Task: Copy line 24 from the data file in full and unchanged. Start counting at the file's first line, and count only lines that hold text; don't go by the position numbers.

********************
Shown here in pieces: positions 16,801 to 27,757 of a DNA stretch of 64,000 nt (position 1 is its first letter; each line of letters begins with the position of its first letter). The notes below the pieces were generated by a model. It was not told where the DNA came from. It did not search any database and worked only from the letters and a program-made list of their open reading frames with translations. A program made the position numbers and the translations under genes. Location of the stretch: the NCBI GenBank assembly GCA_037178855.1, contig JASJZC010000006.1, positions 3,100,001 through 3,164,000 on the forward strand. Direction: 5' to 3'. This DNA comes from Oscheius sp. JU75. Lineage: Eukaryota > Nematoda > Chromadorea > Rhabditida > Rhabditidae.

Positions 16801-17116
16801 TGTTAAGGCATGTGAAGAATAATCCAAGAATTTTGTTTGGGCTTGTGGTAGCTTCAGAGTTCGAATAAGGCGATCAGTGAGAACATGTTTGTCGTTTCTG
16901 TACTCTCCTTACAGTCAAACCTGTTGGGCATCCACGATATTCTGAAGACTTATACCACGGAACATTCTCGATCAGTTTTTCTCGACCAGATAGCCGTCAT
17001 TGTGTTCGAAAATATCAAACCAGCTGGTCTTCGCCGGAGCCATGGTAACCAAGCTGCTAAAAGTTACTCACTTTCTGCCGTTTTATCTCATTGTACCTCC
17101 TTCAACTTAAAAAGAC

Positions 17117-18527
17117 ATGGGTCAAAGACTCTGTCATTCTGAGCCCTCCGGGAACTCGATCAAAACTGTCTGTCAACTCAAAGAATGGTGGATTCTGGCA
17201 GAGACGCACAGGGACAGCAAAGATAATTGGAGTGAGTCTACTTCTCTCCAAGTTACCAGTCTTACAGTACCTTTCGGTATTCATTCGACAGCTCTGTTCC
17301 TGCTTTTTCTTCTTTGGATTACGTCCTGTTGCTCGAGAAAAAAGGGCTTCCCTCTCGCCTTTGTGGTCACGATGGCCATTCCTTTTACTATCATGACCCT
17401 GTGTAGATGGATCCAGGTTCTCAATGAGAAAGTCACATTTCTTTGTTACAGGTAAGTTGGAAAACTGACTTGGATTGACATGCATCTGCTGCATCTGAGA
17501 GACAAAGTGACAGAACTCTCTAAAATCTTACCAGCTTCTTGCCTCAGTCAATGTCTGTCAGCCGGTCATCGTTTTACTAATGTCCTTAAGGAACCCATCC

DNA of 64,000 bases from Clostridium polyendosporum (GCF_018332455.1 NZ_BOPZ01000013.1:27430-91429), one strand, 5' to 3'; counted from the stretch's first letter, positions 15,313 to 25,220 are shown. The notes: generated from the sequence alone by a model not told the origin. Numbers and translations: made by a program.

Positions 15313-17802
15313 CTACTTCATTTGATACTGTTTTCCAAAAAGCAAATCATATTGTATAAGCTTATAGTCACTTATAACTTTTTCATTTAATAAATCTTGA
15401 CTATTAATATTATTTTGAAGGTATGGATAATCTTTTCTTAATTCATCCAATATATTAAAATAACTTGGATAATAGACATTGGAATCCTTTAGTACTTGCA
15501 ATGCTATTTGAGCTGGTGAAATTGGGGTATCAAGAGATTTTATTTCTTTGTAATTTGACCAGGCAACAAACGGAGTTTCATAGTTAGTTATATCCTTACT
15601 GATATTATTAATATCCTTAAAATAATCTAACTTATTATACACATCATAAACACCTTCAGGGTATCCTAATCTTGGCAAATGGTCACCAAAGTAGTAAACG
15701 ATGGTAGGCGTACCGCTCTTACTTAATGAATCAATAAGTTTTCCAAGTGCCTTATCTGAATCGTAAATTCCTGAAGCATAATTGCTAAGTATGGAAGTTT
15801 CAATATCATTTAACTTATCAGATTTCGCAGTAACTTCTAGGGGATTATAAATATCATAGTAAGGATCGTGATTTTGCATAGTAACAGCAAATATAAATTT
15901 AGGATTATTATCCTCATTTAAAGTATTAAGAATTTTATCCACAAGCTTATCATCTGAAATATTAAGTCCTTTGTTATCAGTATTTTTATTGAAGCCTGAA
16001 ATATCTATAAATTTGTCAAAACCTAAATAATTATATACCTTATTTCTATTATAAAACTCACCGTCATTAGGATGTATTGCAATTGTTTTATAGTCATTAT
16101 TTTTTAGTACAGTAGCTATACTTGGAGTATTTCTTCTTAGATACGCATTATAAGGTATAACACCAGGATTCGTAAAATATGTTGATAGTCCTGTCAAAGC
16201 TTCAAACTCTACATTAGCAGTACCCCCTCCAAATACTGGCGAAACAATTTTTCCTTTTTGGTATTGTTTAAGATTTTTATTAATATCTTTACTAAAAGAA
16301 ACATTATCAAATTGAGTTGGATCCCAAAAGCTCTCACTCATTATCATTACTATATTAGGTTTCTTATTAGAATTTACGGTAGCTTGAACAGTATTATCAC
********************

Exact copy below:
16201 TTCAAACTCTACATTAGCAGTACCCCCTCCAAATACTGGCGAAACAATTTTTCCTTTTTGGTATTGTTTAAGATTTTTATTAATATCTTTACTAAAAGAA